Emotions have their narrative; after the shock we move inevitably to the grief, and the sense that we are doing it more or less together is one tiny scrap of consolation.
Initially, the visual impact of the scenes - those towers collapsing with malign majesty - extended our state of fevered astonishment. Even on Wednesday, fresh video footage froze us in this stupefied condition, and denied us our...
profounder feelings: the first plane disappearing into the side of the tower as cleanly as a posted letter; the couple jumping into the void, hand in hand; a solitary figure falling with a strangely extended arm (was it an umbrella serving as a hopeful parachute?); the rescue workers crawling about at the foot of a vast mountain of rubble.
In our delirium, most of us wanted to talk. We babbled, by email, on the phone, around kitchen tables. We knew there was a greater reckoning ahead, but we could not quite feel it yet. Sheer amazement kept getting in the way.
The reckoning, of course, was with the personal. By Thursday I noticed among friends, and in TV and radio commentaries, a new mood of exhaustion and despair. People spoke of being depressed. No other public event had cut so deeply. The spectacle was over. Now we were hearing from the bereaved. Each individual death is an explosion in itself, wrecking the lives of those nearest. We were beginning to grasp the human cost. This was what it was always really about.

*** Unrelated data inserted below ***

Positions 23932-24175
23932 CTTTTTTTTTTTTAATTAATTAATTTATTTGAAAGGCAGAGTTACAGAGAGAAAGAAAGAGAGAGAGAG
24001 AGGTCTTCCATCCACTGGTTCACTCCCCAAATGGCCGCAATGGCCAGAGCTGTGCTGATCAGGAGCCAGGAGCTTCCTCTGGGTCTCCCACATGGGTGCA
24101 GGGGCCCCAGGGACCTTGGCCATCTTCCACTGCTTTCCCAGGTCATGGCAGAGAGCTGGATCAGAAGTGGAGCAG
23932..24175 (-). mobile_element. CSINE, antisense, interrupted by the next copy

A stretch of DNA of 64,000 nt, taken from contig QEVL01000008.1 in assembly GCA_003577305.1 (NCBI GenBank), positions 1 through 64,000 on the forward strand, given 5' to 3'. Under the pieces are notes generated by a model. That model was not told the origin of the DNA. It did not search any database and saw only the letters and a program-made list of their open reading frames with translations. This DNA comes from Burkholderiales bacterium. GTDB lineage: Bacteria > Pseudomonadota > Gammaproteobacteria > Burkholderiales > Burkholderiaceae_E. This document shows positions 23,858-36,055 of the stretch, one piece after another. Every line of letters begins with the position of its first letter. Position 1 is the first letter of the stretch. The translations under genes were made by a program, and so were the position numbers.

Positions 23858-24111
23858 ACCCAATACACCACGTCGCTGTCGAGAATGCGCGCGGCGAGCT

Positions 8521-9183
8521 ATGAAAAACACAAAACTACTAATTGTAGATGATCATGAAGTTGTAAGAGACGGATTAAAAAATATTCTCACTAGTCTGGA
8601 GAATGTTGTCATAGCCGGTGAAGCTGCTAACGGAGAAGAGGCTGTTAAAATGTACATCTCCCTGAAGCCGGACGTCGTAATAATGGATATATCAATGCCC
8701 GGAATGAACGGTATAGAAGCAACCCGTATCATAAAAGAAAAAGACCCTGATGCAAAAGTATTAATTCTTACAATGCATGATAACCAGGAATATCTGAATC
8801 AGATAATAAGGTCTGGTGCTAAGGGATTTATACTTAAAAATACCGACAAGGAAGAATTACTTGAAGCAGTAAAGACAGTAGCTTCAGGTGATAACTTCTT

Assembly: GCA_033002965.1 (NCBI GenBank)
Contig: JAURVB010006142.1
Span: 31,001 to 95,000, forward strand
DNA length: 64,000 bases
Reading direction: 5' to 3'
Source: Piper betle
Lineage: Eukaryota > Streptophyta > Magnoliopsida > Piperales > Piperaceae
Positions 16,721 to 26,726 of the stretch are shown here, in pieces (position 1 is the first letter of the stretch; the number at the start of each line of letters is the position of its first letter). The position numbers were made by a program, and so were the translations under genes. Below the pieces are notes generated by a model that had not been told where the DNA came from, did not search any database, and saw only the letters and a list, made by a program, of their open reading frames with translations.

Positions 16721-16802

The silent relatives grouped around the entrances to hospitals or wandering the streets with their photographs was a terrible sight. It reminded us of other tragedies, of wars and natural disasters around the world. But Manhattan is one of the most sophisticated cities in the world, and there were some uniquely modern elements to this nightmare that bound us closer to it.
The mobile phone has inserted itself into every crevice of our daily lives. Now, in catastrophe, if there is time enough, it is there in our dying moments. All through Thursday we heard from the bereaved how they took those last calls. Whatever the immediate circumstances, what was striking was what they had in common. A new technology has shown us an ancient, human universal.
A San Francisco husband slept through his wife's call from the World Trade Centre. The tower was burning around her, and she was speaking on her mobile phone. She left her last message to him on the answering machine. A TV station played it to us, while it showed the husband standing there listening. Somehow, he was able to bear hearing it again.We heard her tell him through her sobbing that there was no escape for her. The building was on fire and there was no way down the stairs. She was calling to say goodbye. There was really only one thing for her to say, those three words that all the terrible art, the worst pop songs and movies, the most seductive lies, can somehow never cheapen. I love you.